Is Your Real Estate Agent Knowledgeable about Appraisals?

Dated: May 7 2019

Views: 918

How the Appraisal Process Works:

To begin, an appraisal is an unbiased professional opinion of a home’s value, usually conducted by a professional licensed appraiser.  Appraisals are almost always used in purchase-sale transactions and commonly used in refinance transactions. In a purchase-sale transaction, an appraisal is used to determine whether the home’s contract price is appropriate given the home’s condition, location, and features.  Appraisals in general are used to protect the lender, so that they do not lend more money than necessary.

Appraised value is not a concrete number.
While appraisals provide a professional opinion of value, they aren’t an exact science.  Appraisals may differ quite a bit depending on the time that they are done, and who is doing the appraising. Changes in market conditions also can dramatically alter appraised value as a multitude of factors affect the appraised value, including the state of the current market. However, in my experience I have tried disputing appraisals and to no avail the dispute is almost always declined.  

Appraised value doesn’t represent the whole picture.
The appraised value of a home is mostly based on factual and current information; however, it doesn’t take into account the needs of the seller or the buyer. The appraiser will not take into account extenuating circumstances (for example, the need to sell quickly), and will only consider the current condition of your home.

Appraisers use data from the past.
Appraisals are often considered backward looking, because they use sold data from comparable properties to help come up with a reasonable price.  This means that they look into the past history of your home as well as surrounding homes in the area that have a similar price range and will take this data into account when appraising.

You can use the appraised value outside of selling.
For selling purposes, appraisals are usually used to determine market value or factor into the pricing equation. But other appraisals are used to determine insurance value, replacement value, and assessed value for property tax purposes.

Putting Your Best Foot Forward:

If you’re trying to sell your home, there are many relatively inexpensive things you can do to improve your home’s appraised value.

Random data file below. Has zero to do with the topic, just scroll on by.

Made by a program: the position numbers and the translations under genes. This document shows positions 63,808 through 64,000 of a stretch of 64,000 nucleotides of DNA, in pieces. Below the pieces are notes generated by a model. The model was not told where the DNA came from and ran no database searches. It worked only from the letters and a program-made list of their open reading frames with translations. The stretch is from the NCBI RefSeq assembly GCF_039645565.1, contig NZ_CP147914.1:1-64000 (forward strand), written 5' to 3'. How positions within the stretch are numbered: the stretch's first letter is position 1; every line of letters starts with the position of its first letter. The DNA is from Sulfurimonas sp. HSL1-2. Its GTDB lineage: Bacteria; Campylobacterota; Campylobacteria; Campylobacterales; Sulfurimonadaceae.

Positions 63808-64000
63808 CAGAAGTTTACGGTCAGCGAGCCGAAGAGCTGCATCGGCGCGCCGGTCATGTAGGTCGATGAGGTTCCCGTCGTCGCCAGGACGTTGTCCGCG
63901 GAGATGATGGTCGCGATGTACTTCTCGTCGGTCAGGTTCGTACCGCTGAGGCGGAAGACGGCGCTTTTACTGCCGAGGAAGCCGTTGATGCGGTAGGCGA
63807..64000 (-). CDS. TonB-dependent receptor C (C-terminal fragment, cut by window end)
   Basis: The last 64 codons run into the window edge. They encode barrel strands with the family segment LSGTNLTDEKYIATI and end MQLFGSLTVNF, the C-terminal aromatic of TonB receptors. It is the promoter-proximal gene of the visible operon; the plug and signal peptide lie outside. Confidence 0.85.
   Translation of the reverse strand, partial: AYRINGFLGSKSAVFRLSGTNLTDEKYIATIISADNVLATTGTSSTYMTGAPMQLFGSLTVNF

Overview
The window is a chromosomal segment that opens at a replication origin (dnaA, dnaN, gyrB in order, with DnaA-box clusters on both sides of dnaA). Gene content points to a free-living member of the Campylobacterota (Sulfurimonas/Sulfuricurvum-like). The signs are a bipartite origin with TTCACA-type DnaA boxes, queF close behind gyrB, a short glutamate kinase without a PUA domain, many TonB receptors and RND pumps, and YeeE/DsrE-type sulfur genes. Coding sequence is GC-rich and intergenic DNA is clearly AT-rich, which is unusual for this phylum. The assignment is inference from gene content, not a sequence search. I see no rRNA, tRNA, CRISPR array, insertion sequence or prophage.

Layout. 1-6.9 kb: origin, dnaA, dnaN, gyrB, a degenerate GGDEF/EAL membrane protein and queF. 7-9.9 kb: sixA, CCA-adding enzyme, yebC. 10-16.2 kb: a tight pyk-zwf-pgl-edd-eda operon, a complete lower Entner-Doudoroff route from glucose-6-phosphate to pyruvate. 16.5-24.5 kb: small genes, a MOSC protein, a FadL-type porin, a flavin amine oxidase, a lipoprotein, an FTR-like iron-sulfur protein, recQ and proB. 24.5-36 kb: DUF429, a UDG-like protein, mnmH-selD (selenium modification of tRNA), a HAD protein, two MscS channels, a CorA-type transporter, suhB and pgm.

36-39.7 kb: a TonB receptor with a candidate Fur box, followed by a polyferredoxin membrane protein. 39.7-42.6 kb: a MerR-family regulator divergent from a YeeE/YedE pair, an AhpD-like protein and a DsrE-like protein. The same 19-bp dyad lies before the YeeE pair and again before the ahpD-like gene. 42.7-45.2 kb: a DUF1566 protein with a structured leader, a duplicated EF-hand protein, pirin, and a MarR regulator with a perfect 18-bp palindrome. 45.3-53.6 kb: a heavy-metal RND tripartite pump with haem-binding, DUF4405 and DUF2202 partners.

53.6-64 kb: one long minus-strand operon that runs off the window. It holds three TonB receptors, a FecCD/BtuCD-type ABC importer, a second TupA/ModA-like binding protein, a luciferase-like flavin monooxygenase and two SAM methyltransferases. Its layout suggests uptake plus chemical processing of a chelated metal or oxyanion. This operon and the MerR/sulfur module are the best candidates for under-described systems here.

-Superficial things such as unmade beds and dirty dishes won’t affect your appraisal value (however do not give the impression of a well-cared for home), but cracks in plaster, water-stains, dirty carpeting, pests, or strong odors might.

-Appraisers typically value houses in $500 increments, so if there’s a repair over $500 that can be made, do it. Fix leaky faucets, broken windows, cracked ceilings, faulty garage doors, and any electrical issues.

-Check your curb appeal! Overgrown landscaping and broken garage doors will work against you and your appraisal—especially if property values have declined in the neighborhood.  Take the time to make the outside of your home look welcoming as possible.

-Jot down the repairs and updates you’ve made over the years, when you did them and how much they cost. Remember the items that an appraiser might not notice, like a new roof or insulation—and even minor items like a new kitchen sink count too. These things don’t necessarily mean your value will increase, but every penny helps sometimes.

-If changes to your neighborhood/area have been made such as new schools or new parks, let your appraiser know. The area affects your value as much as your home does.

What a good real estate agent will do.

If I’m selling the home, I will be there to meet the appraiser and share the home improvements – and offer other market data, if multiple offers were present, and any recent community/schools improvements.


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Amy Paul

I was born and raised in Columbus, graduated from Bishop Hartley High School, then received a business degree from Butler University in Indianapolis. I have 17 years of residential real estate with bo....

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